Singapore increased the Additional Buyer’s Stamp Duty (ABSD) and lowered Loan-to-Value (LTV) limits on Thursday, slamming the brakes on its housing market after statistics released earlier in the week showed home prices having jumped nine percent in the past 12 months.
The adjustments, the ninth round of cooling measures introduced since 2009, are seen having a dramatic impact on transactions and have soured investor sentiment on developer stocks. Equity prices reacted immediately to the announcement, with City Developments dropping 15.61 percent in trading Friday and CapitaLand 5.97 percent.
“We expect sales to stall as soon as the measures become effective as buyers step back to evaluate the financial implications and developers reassess pricing strategies,” said Tay Huey Ying, Head of Research and Consultancy, JLL, Singapore.
Announcements outlining the stamp duty and the LTV changes were released 5 June by the Ministry of Finance and the Monetary Authority of Singapore.
Rate Increases for Most Transactions
Measures are being introduced almost across the board, with just a few categories spared. The ABSD remains unchanged at 0 percent for first-time home buyers. For permanent residents buying their first homes, the duty remains 5 percent.
But most other transactions are covered, and the levels of increase are significant. Local second home buyers will pay 12 percent, up from 7 percent, while third home buyers will pay 15 percent, up from 10 percent. Permanent resident second home buyers will pay 15 percent, up from 10 percent. The rate for foreign buyers has increased to 15 percent from 10 percent. Entities face the largest jump, 25-30 percent from the current 15 percent.
Loan-to-value ratio decreases are also significant and broad. The ratio will go to 75 percent from 80 percent for first-time buyers, to 45 percent from 50 percent for second home buyers, and to 35 percent from 40 percent for third home buyers. HDB housing is exempt.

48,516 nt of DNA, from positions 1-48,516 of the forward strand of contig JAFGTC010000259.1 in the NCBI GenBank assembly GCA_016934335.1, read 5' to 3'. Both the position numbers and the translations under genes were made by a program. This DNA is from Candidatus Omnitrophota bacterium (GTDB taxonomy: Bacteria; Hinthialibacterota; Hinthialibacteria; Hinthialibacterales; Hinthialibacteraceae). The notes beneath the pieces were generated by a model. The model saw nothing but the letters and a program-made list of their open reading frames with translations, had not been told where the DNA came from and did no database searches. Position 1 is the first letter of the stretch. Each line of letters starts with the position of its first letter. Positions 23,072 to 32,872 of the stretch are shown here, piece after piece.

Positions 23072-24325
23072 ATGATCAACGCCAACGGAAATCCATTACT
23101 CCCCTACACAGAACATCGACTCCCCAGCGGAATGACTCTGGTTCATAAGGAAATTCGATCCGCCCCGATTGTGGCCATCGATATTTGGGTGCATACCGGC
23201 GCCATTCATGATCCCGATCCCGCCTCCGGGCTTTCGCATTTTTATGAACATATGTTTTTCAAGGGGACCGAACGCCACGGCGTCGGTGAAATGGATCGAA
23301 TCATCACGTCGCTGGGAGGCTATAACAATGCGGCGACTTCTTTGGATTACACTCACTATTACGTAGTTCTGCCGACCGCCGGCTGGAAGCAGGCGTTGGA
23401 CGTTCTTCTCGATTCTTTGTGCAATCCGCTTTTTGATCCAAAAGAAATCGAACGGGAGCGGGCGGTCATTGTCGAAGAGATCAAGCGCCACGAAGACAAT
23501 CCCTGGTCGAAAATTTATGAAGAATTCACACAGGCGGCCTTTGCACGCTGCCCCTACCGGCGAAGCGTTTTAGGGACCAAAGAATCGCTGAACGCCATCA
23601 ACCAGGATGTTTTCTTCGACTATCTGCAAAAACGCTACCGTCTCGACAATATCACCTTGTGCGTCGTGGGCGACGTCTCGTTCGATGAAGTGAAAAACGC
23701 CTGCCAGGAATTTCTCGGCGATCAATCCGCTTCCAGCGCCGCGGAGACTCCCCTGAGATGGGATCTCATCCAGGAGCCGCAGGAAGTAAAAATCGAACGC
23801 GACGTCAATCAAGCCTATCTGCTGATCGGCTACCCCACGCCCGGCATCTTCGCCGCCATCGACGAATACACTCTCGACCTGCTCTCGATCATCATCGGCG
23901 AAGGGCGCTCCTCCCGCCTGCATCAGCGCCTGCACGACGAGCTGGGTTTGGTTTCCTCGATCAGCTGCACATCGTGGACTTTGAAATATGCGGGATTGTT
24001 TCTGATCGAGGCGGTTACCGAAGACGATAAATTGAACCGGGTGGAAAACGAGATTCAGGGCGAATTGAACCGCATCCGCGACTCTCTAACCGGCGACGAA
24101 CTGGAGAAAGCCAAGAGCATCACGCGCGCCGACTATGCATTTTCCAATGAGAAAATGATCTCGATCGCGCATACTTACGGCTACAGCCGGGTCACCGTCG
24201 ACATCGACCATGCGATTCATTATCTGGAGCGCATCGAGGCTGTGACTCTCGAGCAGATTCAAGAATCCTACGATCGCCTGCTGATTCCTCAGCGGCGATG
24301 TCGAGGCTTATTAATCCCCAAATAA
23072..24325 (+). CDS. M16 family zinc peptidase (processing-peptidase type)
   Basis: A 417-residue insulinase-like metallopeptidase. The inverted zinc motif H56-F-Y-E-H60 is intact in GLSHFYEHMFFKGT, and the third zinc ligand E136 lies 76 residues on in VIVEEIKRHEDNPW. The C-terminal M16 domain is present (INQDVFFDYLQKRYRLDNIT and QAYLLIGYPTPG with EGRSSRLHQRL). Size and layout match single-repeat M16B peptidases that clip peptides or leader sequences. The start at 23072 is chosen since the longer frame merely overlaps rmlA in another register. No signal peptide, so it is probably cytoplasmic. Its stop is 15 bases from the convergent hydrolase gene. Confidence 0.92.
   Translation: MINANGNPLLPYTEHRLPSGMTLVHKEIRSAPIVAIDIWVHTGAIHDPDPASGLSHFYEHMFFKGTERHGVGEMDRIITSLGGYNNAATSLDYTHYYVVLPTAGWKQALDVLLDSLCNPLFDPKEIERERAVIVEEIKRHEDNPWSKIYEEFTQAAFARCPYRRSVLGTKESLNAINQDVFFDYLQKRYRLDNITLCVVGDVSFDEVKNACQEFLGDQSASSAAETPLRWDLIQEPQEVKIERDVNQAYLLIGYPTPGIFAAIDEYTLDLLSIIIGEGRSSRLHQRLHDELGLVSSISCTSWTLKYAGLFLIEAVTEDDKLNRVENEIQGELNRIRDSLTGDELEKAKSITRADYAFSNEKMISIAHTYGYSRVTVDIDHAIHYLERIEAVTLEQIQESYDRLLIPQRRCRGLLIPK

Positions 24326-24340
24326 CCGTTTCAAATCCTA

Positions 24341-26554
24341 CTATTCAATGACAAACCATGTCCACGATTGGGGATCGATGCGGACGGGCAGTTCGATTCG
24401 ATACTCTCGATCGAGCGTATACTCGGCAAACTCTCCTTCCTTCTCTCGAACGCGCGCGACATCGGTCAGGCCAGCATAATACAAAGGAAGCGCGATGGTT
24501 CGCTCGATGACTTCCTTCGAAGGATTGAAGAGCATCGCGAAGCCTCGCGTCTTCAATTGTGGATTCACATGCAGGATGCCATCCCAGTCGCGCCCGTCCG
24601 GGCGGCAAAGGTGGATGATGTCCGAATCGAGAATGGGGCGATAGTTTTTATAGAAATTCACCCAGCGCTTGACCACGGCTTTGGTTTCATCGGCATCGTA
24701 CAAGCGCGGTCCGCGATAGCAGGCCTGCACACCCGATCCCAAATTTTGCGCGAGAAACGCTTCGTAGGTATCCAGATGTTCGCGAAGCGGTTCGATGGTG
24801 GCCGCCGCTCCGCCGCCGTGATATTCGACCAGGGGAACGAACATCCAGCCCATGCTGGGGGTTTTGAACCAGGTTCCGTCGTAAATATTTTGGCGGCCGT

The adjustments surprised the market, as the Property Price Index (PPI) just started to recover last year from from 14 consecutive quarters of decline while a jump in supply is anticipated.
“We feel the additional measures have been introduced too hastily coming just after 9.1 percent growth in PPI over four quarters. The market should have been given a chance to find its own level in response to the expected surge in launches in coming months,” adds Tay.
According to CBRE, the strong action indicates the high level of concern on the part of the government and a seriousness of purpose. It added that the intervention is ultimately a positive as it will help to ensure that the market remains stable and sustainable.
Government Gave Advance Warning
Singapore residential prices have been rising at rates not seen since the boom that followed the 2008 global financial crisis. After the Urban Redevelopment Authority (URA) released a flash report on Tuesday indicating a strong second quarter, expectations were that the PPI might reach an all-time high by the end of 2018.
In comments released early last week Tricia Song of Colliers International said that the property consultancy had hiked its forecast for 2018 home price growth to 12 percent from eight percent, based on the new market data.
But a day before the government’s stamp duty announcement and a day after the URA release, signs began to emerge that the authorities were concerned. At the Monetary Authority of Singapore (MAS) annual report media briefing on Wednesday, Ravi Menon, Managing Director for the MAS, cautioned against euphoria in the market.
He warned home buyers to be cautious as interest rates are rising and to keep an eye on supply. They should avoid leverage at this time in case prices fall sharply, he advised.
“Basically we’re sounding caution to everyone to be sober, balance and exercise good judgement,” the Business Times quoted him as saying.